Using a mixer fitted with paddle attachment, cream butter and sugars until very light and fluffy, about 3 to 5 minutes. Add the eggs, one at a time, mixing well after each addition. Mix in the vanilla. Scrape down the sides of the bowl with a rubber spatula as needed. Reduce the mixer speed to low; then add dry ingredients, and mix until just combined. (Unless you have a plastic guard that sits around the rim of the bowl, this will make a big mess at first, with flour flying everywhere. I found that carefully holding a dish towel around the top of the bowl helped a lot.) Add the chocolate chips, and mix briefly to incorporate. Press plastic wrap against the dough, and refrigerate for 24 to 36 hours. The dough may be used in batches, and can be refrigerated for up to 72 hours.

When you’re ready to bake, preheat oven to 180°C. Remove the bowl of dough from the refrigerator, and allow it to soften slightly. Line a baking sheet with parchment paper or a nonstick baking mat.

Using a standard-size ice cream scoop – mine holds about 3 fluid ounces, or about 1/3 cup – scoop six mounds of dough onto the baking sheet, making sure to space them evenly. Sprinkle lightly with sea salt, and bake until golden brown but still soft, 15 to 20 minutes. Transfer the baking sheet to a wire rack for 10 minutes, then transfer the cookies onto the rack to cool a bit more.

Repeat with remaining dough.

Yield: About 24 (5-inch) cookies.

Sathya-rating ***

Sunday, 7 September 2008

Something silly

I saw this on Peabodys blog and thought it was fun.

1) Copy this list into your blog or journal, including these instructions.

2) Bold all the items you’ve eaten.

3) Cross out any items that you would never consider eating.

The VGT Omnivore’s Hundred:
1. Venison
2. Nettle tea
3. Huevos rancheros
4. Steak tartare
5. Crocodile
6. Black pudding
7. Cheese fondue
8. Carp
9. Borscht
10. Baba ghanoush
11. Calamari
12. Pho
13. PB&J sandwich
14. Aloo gobi
15. Hot dog from a street cart
16. Epoisses
17. Black truffle
18. Fruit wine made from something other than grapes
19. Steamed pork buns
20. Pistachio ice cream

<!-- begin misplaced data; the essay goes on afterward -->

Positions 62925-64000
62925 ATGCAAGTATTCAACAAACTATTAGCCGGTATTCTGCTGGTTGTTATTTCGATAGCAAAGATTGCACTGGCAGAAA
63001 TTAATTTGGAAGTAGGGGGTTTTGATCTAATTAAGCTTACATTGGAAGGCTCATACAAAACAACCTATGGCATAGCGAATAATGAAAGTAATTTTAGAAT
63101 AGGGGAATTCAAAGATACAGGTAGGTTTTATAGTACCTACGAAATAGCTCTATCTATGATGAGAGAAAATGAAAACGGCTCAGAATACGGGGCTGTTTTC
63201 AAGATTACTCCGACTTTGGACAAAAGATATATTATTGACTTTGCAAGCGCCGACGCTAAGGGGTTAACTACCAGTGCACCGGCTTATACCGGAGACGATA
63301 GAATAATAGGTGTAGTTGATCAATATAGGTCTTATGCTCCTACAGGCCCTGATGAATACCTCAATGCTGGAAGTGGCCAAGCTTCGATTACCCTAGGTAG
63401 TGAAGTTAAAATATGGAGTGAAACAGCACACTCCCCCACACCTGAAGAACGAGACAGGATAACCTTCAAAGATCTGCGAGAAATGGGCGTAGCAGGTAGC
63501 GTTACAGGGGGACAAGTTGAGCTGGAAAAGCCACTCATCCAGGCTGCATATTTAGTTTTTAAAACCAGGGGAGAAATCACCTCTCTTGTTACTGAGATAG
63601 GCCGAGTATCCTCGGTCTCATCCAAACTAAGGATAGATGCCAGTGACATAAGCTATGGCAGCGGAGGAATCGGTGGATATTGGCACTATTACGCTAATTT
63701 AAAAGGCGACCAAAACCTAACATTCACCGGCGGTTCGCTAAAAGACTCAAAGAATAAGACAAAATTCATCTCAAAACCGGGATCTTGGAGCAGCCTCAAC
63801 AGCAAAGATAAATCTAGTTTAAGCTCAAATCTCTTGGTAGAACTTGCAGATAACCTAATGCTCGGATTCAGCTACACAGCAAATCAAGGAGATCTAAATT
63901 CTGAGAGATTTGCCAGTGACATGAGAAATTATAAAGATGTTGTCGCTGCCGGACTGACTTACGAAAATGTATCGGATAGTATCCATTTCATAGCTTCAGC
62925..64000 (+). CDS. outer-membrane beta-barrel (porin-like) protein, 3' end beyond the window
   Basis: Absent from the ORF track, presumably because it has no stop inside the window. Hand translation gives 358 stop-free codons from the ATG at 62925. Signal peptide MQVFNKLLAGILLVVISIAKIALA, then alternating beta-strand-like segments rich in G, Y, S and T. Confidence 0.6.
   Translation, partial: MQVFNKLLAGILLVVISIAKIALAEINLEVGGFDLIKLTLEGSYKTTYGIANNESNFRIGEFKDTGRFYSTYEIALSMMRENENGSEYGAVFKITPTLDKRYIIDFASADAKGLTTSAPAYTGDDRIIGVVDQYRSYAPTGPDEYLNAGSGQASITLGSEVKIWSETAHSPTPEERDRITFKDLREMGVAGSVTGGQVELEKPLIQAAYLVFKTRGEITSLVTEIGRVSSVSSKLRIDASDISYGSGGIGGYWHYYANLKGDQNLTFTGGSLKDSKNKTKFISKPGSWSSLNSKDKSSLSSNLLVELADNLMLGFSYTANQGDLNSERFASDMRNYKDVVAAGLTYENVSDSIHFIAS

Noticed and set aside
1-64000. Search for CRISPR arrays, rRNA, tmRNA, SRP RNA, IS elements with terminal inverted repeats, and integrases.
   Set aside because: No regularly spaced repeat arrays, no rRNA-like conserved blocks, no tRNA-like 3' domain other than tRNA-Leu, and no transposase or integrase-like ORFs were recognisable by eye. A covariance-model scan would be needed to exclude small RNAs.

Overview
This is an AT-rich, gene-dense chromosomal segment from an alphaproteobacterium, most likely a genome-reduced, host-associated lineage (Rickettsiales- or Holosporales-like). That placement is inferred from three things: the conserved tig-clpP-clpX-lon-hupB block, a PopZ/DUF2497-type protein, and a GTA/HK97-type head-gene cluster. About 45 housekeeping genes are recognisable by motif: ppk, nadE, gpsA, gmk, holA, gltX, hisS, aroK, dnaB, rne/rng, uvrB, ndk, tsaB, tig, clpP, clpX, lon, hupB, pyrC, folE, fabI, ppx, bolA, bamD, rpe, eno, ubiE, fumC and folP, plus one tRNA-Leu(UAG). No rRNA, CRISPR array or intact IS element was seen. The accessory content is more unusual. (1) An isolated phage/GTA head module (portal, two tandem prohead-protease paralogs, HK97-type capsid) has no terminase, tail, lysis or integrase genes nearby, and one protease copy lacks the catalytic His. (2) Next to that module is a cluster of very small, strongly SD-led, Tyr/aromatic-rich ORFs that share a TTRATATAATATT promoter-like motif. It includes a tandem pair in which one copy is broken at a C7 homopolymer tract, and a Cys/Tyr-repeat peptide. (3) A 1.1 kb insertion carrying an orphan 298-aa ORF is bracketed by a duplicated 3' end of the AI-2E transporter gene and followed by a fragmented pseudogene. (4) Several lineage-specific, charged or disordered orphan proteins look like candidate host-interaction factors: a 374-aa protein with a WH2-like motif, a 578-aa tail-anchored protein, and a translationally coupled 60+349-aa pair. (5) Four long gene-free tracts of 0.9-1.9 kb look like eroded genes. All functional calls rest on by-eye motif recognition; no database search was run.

21. Heirloom tomatoes
22. Fresh wild berries
23. Foie gras
24. Rice and beans
25. Brawn or head cheese
26. Raw Scotch Bonnet pepper
27. Dulce de leche
28. Oysters
29. Baklava
30. Bagna cauda
31. Wasabi peas
32. Clam Chowder in Soudough Bowl
33. Salted lassi
34. Sauerkraut
35. Root beer float
36. Cognac with a fat cigar
37. Clotted Cream Tea
38. Vodka Jelly/Jell-O
39. Gumbo
40. Oxtail
41. Curried goat
42. Whole insects
43. Phaal
44. Goat’s milk
45. Malt whisky from a bottle worth $120 or more
46. Fugu
47. Chicken tikka masala
48. Eel
49. Krispy Kreme original glazed doughnut
50. Sea urchin
51. Prickly pear
52. Umeboshi
53. Abalone
54. Paneer
55. McDonald’s Big Mac Meal
56. Spaetzle
57. Dirty gin martini
58. Beer above 8% ABV
59. Poutine (fine Canadian food) - YUM!
60. Carob chips - gross
61. S’mores
62. Sweetbreads
63. kaolin
64. Currywurst
65. Durian
66. Frogs’ legs
67. Beignets, churros, elephant ears or funnel cakd
68. Haggis (It’s not that bad people)
69. Fried plantain
70. Chitterlings or andouillette
71. Gazpacho
72. Caviar and blini
73. Louche absinthe
74. Gjetost or brunost
75. Roadkill
76. Baijiu
77. Hostess Fruit Pie
78. Snail
79. Lapsang Souchong
80. Bellini
81. Tom Yum
82. Eggs Benedict
83. Pocky
84. 3 Michelin Star Tasting Menu
85. Kobe beef
86. Hare
87. Goulash
88. Flowers
89. Horse
90. Criollo chocolate
91. Spam
92. Soft shell crab
93. Rose harissa
94. Catfish
95. Mole poblano
96. Bagel and lox
97. Lobster Thermidor
98. Polenta
99. Jamaican Blue Mountain coffee
100. Snake